Comparing depth profiling of oxide scale on SOFC interconnect-materials using ToF-SIMS with 69Ga+, Bi3+/Cs+ and C60+/C602+ as primary and sputter ions

In a paper by J. Hall, U. Bexell, J. S. Fletcher, S. Canovic and P. Malmberg, Oxide scale cross-sections of CeO2 coated FeCr based solid oxide fuel cell interconnect materials were examined using secondary ion mass spectrometry (SIMS) depth profiling. Secondary ion mass spectrometry sputter depth profiles using different ion sources; 69Ga+, Bi3+/Cs+ and C60+/C602+ were compared with TEM oxide scale cross-section and field emission gun–Auger electron spectroscopy depth profiling. The C60cluster ion depth profiles were less sensitive to type of matrix and gave the best correspondence to the TEM cross-section.

Read more in Materials at high temperatures

Spatial Neuroproteomics Using Imaging Mass Spectrometry

Check out this review by Jörg Hanrieder, Per Malmberg and Andrew G. Ewing on neuroproteomics in BBA Proteins and Proteomics .


•Imaging MS allows for spatial protein and peptide profiling at high molecular specificity.
•Recent developments push the limits in terms of spatial resolution, sensitivity and specificity.
•A concise overview of IMS based approaches for protein and peptide imaging is presented.
•Technical concepts and developments of IMS are discussed.
•Implementations of IMS for biomedical applications in neuroscience are presented.

Improved Molecular Imaging in Rodent Brain with Time-of-Flight-Secondary Ion Mass Spectrometry Using Gas Cluster Ion Beams and Reactive Vapor Exposure

An exiting new paper on demonstrating the advantages of using gas cluster ion beams (GCIBs) in combination with trifluoracetic acid (TFA) vapor exposure for the imaging of lipids in mouse brain sections. There is an optimum exposure to TFA that is beneficial for increasing high mass signal as well as producing signal from previously unobserved species in the mass spectrum. Cholesterol enrichment and crystallization on the sample surface is removed by TFA exposure uncovering a wider range of lipid species in the white matter regions of the tissue, greatly expanding the chemical coverage and the potential application of TOF-SIMS imaging in neurological studies. Ar4000+ (40 keV) in combination with TFA treatment facilitates high resolution, high mass imaging closing the gap between TOF-SIMS and matrix-assisted laser desorption ionization (MALDI).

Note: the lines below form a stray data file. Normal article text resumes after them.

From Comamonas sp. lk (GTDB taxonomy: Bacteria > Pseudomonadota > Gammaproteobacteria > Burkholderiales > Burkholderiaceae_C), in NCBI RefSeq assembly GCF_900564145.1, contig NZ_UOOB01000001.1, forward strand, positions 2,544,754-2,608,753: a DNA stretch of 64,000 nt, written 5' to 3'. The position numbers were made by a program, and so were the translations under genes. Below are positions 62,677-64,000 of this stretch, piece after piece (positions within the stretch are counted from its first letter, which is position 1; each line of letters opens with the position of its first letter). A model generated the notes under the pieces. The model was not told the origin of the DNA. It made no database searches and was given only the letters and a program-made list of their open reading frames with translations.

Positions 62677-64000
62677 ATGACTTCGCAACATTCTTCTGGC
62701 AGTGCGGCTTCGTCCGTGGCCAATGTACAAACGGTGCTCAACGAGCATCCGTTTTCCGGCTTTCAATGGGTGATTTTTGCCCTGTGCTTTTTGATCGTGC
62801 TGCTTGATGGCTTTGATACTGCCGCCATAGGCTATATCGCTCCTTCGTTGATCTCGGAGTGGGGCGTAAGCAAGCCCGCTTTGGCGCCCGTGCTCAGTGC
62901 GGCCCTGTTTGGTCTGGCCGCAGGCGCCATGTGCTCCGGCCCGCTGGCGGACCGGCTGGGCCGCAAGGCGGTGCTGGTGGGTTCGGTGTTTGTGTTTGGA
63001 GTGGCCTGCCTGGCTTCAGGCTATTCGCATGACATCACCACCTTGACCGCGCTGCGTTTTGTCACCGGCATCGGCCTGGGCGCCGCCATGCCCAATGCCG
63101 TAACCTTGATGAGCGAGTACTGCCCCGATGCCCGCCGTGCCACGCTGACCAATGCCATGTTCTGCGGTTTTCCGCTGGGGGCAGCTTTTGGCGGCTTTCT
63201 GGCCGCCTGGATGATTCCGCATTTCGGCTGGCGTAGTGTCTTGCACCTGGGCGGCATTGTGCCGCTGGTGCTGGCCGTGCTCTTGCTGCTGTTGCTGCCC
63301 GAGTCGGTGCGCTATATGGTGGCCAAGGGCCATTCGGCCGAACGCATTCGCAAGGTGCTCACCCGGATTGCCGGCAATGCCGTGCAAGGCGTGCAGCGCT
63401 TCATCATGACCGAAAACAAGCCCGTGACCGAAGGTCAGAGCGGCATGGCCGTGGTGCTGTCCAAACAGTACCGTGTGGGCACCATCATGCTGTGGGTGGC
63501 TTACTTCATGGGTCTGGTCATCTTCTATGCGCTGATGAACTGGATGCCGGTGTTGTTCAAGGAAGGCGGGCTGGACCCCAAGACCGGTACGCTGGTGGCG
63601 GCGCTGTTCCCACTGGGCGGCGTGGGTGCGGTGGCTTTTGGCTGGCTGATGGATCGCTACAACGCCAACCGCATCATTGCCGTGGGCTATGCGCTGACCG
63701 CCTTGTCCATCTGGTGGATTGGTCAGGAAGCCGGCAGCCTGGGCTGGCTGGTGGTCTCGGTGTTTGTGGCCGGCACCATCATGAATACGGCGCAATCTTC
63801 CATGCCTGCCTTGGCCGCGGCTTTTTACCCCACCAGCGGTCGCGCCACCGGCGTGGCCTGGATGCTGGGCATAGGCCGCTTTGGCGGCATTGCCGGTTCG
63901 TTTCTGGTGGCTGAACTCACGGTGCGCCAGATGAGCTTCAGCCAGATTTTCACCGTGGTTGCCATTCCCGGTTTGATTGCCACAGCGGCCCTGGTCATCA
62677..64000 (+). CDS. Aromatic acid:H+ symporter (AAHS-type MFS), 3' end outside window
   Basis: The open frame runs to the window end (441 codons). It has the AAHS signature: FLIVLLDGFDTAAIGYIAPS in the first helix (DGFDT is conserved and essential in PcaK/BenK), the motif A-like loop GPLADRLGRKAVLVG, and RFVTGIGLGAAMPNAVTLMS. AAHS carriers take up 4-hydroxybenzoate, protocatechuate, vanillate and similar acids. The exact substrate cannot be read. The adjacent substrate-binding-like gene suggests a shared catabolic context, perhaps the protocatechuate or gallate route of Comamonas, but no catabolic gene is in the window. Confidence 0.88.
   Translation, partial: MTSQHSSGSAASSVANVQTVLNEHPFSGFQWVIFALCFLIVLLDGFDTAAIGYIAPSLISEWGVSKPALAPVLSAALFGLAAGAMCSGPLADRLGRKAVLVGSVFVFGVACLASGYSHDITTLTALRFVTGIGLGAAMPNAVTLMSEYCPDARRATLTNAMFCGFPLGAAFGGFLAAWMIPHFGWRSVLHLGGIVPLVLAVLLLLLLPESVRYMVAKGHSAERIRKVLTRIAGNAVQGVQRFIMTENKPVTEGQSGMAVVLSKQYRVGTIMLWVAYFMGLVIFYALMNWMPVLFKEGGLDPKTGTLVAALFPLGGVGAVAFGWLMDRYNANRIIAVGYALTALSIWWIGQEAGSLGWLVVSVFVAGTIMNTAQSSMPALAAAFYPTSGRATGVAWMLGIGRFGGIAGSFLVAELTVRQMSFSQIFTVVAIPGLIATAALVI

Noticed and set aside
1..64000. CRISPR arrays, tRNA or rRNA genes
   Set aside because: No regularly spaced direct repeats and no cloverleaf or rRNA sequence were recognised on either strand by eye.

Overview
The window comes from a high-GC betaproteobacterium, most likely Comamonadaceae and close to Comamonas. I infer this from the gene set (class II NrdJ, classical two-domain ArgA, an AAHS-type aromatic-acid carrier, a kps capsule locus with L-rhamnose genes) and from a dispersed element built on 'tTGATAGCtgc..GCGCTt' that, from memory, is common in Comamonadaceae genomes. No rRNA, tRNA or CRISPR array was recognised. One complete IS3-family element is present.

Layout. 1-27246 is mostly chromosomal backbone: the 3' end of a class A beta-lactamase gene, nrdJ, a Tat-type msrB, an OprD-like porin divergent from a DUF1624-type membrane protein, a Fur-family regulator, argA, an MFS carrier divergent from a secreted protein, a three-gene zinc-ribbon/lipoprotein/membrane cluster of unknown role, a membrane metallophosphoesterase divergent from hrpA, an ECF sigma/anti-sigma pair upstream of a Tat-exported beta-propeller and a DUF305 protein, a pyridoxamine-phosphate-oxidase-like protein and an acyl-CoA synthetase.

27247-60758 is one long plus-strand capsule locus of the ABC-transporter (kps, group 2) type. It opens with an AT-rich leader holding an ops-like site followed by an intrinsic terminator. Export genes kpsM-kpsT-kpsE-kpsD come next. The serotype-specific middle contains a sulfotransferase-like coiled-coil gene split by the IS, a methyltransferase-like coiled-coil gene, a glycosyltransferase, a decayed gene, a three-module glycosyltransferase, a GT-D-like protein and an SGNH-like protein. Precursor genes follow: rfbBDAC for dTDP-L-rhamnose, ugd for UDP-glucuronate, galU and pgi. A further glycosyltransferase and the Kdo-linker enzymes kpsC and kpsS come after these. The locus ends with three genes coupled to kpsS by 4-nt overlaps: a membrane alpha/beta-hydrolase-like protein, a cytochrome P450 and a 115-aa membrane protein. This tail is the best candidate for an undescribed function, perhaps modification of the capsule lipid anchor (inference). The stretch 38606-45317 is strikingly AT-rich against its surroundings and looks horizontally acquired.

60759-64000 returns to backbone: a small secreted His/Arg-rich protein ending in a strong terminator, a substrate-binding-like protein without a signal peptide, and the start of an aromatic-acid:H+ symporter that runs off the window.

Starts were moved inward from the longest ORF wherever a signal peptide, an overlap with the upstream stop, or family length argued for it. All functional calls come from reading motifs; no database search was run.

Read the paper by Tina B. Angerer, Masoumeh Dowlatshahi Pour, Per Malmberg, and John S. Fletcher in Analytical Chemistry.



ToF-SIMS Imaging Elucidates Spinal Cord Lipid Dynamics in ALS

Hanrieder et al. published their paper on elucidation of spatial lipid dynamics in post mortem spinal cord of patients suffering from Amyotrophic Lateral Sclerosis. The data reveal an ALS associated increase of proinflammatory lipid mediators and metabolites in confined regions of the ventral spinal cord. The data give insight in potential mechanisms underlying motor neuron degeneration in ALS. The paper is available online at Nature’s Scientific Reports: 5

ASMS here we come

Next week the NCIMS will present several posters at ASMS2014 (62nd ASMS Conference on Mass Spectrometry and Allied Topics) in Baltimore. Come meet us there for new insights into imaging mass spectrometry! Check out our posters in the “Imaging MS: Small Molecules and Drugs”, “Imaging MS: Method Development II” and “Imaging MS: Instrumentation”-sessions.

NEW PAPER!!! Exciting Data on ToF SIMS Imaging in Molecular Neurotoxicology

Hanrieder et al. at the NCIMS just published a study on ToF SIMS based molecular imaging for studying effects of neonatal exposure to the environmental toxin BMAA. In an animal model, neurochemical long term changes in the hippocampus upon neurotoxin exposure were studied. The results show BMAA induced metabolite regulations in distinct hippocampal regions that are mainly associated with protein aggregation , neuronal degeneration and astrogliosis. The Paper is now online at ACS Chemical Neuroscience cn-2014-00039b_0009

Expansion of our analytical equipment

Professor Andrew Ewing and the NCIMS has been awarded a grant of 37 million from the Knut and Alice Wallenberg Foundation for the opportunity to complement our techniques with a nanoSIMS. The grant is being awarded to the project “The Imaging metabolomics and lipidomics infrastructure”, a project with a focus on imaging life’s smallest constituents and to understand and interpret these elements in the unique environment of cells and tissues.

Now, our capabilities will be complemented by adding a high resolution imaging technique – a Cameca NanoSIMS. The NanoSIMS is a key component here and will fill research needs in many scientific fields such as medicine, environmental, and material science in terms of access to this form of high resolution molecular imaging”, says Professor Andrew Ewing of the Department of Biochemistry and Molecular Biology, University of Gothenburg and Chalmers University of Technology.

Read more at the University webpage .